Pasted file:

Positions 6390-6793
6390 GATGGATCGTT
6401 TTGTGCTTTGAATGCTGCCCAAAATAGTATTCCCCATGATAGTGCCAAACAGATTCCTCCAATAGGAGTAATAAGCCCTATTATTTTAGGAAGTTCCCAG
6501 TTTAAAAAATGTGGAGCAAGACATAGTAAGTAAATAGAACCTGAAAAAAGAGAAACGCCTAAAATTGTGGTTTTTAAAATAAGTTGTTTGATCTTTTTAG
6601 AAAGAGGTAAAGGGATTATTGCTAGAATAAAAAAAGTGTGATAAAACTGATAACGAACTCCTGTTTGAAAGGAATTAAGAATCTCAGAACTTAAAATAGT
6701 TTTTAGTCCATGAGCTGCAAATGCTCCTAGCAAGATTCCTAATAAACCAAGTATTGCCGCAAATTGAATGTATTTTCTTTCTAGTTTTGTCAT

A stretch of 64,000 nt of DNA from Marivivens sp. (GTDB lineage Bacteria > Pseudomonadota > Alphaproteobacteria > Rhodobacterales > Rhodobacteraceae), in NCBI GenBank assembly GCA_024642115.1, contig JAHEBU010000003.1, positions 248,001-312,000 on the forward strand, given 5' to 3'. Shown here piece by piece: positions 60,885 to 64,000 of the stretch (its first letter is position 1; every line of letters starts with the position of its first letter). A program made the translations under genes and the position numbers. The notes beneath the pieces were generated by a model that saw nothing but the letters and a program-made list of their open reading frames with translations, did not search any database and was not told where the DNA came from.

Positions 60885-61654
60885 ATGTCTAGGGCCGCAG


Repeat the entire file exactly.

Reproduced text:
Positions 6390-6793
6390 GATGGATCGTT
6401 TTGTGCTTTGAATGCTGCCCAAAATAGTATTCCCCATGATAGTGCCAAACAGATTCCTCCAATAGGAGTAATAAGCCCTATTATTTTAGGAAGTTCCCAG
6501 TTTAAAAAATGTGGAGCAAGACATAGTAAGTAAATAGAACCTGAAAAAAGAGAAACGCCTAAAATTGTGGTTTTTAAAATAAGTTGTTTGATCTTTTTAG
6601 AAAGAGGTAAAGGGATTATTGCTAGAATAAAAAAAGTGTGATAAAACTGATAACGAACTCCTGTTTGAAAGGAATTAAGAATCTCAGAACTTAAAATAGT
6701 TTTTAGTCCATGAGCTGCAAATGCTCCTAGCAAGATTCCTAATAAACCAAGTATTGCCGCAAATTGAATGTATTTTCTTTCTAGTTTTGTCAT

A stretch of 64,000 nt of DNA from Marivivens sp. (GTDB lineage Bacteria > Pseudomonadota > Alphaproteobacteria > Rhodobacterales > Rhodobacteraceae), in NCBI GenBank assembly GCA_024642115.1, contig JAHEBU010000003.1, positions 248,001-312,000 on the forward strand, given 5' to 3'. Shown here piece by piece: positions 60,885 to 64,000 of the stretch (its first letter is position 1; every line of letters starts with the position of its first letter). A program made the translations under genes and the position numbers. The notes beneath the pieces were generated by a model that saw nothing but the letters and a program-made list of their open reading frames with translations, did not search any database and was not told where the DNA came from.

Positions 60885-61654
60885 ATGTCTAGGGCCGCAG